Images:
  • William George Barter headstone 1
  • Names on Sutton Waldron War Memorial
  • Sutton Waldron War Memorial
  • Iwerne Minister War Memorial 1
  • Iwerne Minster War Memorial 03

Links to related web content / sources:
Commonwealth War Graves Commission
The National Archives
Sixpenny Handley War Memorial

Arthur New

Surname: New
Other names: Arthur
Other people in this story:
Esan New
Ann New née Sanger
Tom New
Margaret Ethel New née Hill
Joseph Rideout
Locations in this story:
Sixpenny Handley, Dorset
France & Flanders
Houplines Communal Cemetery Extension, Armentieres, France
Vale Farm, Sutton Waldron, Dorset
Dean End, Woodcutts, Sixpenny Handley, Dorset

Story:
Arthur New was born in 1877 in Sixpenny Handley and baptised there on 26th August, 1877. He was the son of Esan New, a Traction Engine Driver and Ann New (née Sanger). His siblings included Tom New, born in 1895, who also died in the war. The family lived at Vale Farm, Sutton Waldron, Dorset. On 23rd December, 1907, Arthur married Margaret Ethel Hill at St. Giles Church, Uley, Stroud, Gloucestershire. They had four children: 3 girls and a boy. At the time of the 1911 Census he was working as a Traction Engine Driver and living at Dean End, Woodcutts, Sixpenny Handley, Dorset. His mother died in 1911 and his father in 1913. Arthur had enlisted on 9th March, 1899 and served with the Dorsetshire Regiment (Service No. 3987) and then the Royal Engineers. He was discharged from that engagement on 16th June, 1906, and placed on reserve. He was recalled to duty on 21st November 1914 and, after a short spell with the Royal Garrison Artillery, transferred as a Sapper to the Royal Engineers (Service No. 12918). He served in France & Flanders and was awarded the Victory, British War and 1914 Star medals. He was killed in action whilst serving with the 12th Field Company on 23rd March 1915 and was buried at Houplines Communal Cemetery Extension, Armentieres, France (grave id. III.C.15). He is remembered on the Sixpenny Handley War Memorial. His wife Margaret remarried, to Joseph Rideout on 2nd August, 1919.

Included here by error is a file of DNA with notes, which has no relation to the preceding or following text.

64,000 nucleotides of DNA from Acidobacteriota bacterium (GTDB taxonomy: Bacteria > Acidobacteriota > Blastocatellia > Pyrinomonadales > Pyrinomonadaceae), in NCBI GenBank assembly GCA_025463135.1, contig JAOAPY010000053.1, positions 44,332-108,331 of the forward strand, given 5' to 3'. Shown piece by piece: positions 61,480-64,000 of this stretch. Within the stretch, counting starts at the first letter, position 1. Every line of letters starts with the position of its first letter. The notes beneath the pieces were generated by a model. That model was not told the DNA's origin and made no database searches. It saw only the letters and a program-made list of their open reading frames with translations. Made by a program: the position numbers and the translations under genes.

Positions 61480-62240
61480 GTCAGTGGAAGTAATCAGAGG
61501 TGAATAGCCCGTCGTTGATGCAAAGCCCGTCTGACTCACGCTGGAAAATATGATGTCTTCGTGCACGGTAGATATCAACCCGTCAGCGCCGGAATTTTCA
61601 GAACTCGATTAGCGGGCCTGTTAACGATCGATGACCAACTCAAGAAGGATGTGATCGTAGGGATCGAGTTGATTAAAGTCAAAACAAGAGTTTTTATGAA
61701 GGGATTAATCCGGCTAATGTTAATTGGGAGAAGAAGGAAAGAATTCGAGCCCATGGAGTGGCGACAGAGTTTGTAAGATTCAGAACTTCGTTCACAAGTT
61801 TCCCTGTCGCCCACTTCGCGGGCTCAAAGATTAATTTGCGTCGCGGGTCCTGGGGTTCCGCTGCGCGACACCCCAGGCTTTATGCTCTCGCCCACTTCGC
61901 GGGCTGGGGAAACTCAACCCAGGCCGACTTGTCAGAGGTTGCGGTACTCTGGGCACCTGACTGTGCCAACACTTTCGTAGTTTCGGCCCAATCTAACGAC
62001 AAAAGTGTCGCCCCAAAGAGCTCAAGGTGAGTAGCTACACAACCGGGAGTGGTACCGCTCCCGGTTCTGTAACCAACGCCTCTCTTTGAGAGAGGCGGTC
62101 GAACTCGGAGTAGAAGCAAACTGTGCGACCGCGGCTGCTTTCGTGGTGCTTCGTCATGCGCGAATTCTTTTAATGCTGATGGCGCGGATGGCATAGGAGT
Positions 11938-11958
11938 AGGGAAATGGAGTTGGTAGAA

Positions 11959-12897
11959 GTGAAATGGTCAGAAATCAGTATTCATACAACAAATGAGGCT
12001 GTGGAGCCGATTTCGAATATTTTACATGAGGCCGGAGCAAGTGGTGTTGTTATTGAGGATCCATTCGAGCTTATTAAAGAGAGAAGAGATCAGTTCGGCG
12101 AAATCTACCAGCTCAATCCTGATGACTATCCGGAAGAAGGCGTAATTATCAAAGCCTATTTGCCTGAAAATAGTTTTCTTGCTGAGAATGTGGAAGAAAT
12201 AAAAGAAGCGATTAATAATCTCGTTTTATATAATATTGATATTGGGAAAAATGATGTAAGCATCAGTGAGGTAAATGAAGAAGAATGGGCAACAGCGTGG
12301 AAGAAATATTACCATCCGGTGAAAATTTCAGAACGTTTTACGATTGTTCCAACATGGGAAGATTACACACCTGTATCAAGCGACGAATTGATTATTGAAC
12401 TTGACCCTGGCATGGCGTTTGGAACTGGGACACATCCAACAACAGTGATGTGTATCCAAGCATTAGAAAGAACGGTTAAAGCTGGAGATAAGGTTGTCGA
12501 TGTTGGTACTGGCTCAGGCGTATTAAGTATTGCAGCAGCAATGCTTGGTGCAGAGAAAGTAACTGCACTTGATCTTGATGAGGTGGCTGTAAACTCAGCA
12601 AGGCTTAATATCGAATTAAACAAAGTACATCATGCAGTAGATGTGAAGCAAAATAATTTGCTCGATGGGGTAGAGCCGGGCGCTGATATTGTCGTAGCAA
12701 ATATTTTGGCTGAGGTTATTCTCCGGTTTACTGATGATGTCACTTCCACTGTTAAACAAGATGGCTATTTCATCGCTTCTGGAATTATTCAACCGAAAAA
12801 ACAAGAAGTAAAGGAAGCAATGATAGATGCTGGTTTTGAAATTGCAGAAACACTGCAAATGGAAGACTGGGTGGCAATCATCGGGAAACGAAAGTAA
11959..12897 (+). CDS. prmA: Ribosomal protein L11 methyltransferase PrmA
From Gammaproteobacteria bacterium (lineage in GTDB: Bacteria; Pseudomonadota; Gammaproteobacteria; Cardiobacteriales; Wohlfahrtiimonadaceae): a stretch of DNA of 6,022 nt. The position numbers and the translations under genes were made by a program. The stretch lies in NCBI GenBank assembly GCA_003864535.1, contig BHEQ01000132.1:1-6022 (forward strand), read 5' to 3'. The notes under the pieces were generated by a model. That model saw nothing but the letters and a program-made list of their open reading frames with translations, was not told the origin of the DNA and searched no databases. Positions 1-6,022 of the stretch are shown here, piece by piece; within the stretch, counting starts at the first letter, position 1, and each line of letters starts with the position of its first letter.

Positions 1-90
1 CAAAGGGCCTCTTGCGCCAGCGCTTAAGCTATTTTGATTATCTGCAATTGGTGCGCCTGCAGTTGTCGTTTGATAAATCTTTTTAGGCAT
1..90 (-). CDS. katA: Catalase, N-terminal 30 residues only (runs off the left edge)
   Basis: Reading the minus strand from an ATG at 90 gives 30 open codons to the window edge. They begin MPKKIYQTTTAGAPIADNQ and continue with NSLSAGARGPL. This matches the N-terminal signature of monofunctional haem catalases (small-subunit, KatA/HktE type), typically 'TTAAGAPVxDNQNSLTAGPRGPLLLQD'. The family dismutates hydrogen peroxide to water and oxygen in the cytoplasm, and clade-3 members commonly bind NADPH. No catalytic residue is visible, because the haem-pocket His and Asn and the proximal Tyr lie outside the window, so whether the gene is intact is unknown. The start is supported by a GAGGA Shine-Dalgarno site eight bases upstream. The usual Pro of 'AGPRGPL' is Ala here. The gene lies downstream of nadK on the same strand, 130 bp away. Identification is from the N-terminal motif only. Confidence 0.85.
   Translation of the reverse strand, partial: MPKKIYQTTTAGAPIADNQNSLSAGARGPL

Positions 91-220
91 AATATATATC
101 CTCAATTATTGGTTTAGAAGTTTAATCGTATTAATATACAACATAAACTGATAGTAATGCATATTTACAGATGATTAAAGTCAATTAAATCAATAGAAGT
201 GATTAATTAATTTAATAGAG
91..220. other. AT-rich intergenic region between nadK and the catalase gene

Images:
  • Sixpenny Handley War Memorial
  • Sixpenny Handley War Memorial

Links to related web content / sources:
Commonwealth War Graves Commission
The National Archives
Tom New
Names on Fontmell Magna War Memorial 5

Thomas John Stone

Surname: Stone
Other names: Thomas John
Other people in this story:
John Stone
Eliza Elizabeth Stone nee Gale
Martha Alice Clist Stone née Chick
Cecil J. Day
Charles Henry Stone
Bertram Robert Stone
Locations in this story:
Shipton Gorge, Bridport, Dorset
France & Flanders
Artillery Wood Cemetery, Boezinge, West-Vlaanderen, Belgium
Parsonage Street, Fontmell Magna, Dorset
West Street, Bridport, Dorset
Fontmell Magna, Dorset
Weymouth

Story:
Thomas John Stone was born in 1890 in Shipton Gorge, Bridport, Dorset. He was the son of John Stone, an estate carpenter, and Eliza Elizabeth Stone (nee Gale). One of his siblings was brother Charles Henry (b. 1894) who also died in the war whilst Bertram Robert Stone survived the conflict. At the time of the 1911 Census John and Eliza were living in Parsonage Street, Fontmell Magna. Thomas (along with his brother, Charles,) was employed by his uncle as an ironmonger's assistant in the cycle business and living in West Street, Bridport. He married Martha Alice Clist Chick at Fontmell Magna, Dorset, on 10th March, 1916. There were no children of the marriage. He enlisted in Weymouth as a Gunner in the 111th Siege Battery of the Royal Garrison Artillery (Service No. 165818). He served in France & Flanders and was awarded the Victory and British War medals. He died on 16th August 1917 and was buried at Artillery Wood Cemetery, Boezinge, West-Vlaanderen, Belgium (grave id. V.B.13). His wife went on to re-marry Cecil J. Day in 1928 and they had one daughter and lived at Brach Farm, Twyford, Shaftesbury. Thomas is remembered on the Fontmell Magna War Memorial, Shaftesbury.

Printed Sources: "Fontmell Magna and the First World War", compiled by Chris Bellers, Fontmell Magna Village Archive Society, 2014.

Images:
  • Names on Fontmell Magna War Memorial 3
  • Fontmell Magna War Memorial 4
  • Fontmell Magna War Memorial 1

Links to related web content / sources:
Commonwealth War Graves Commission
The National Archives
Charles Henry Stone
Bertram Robert Stone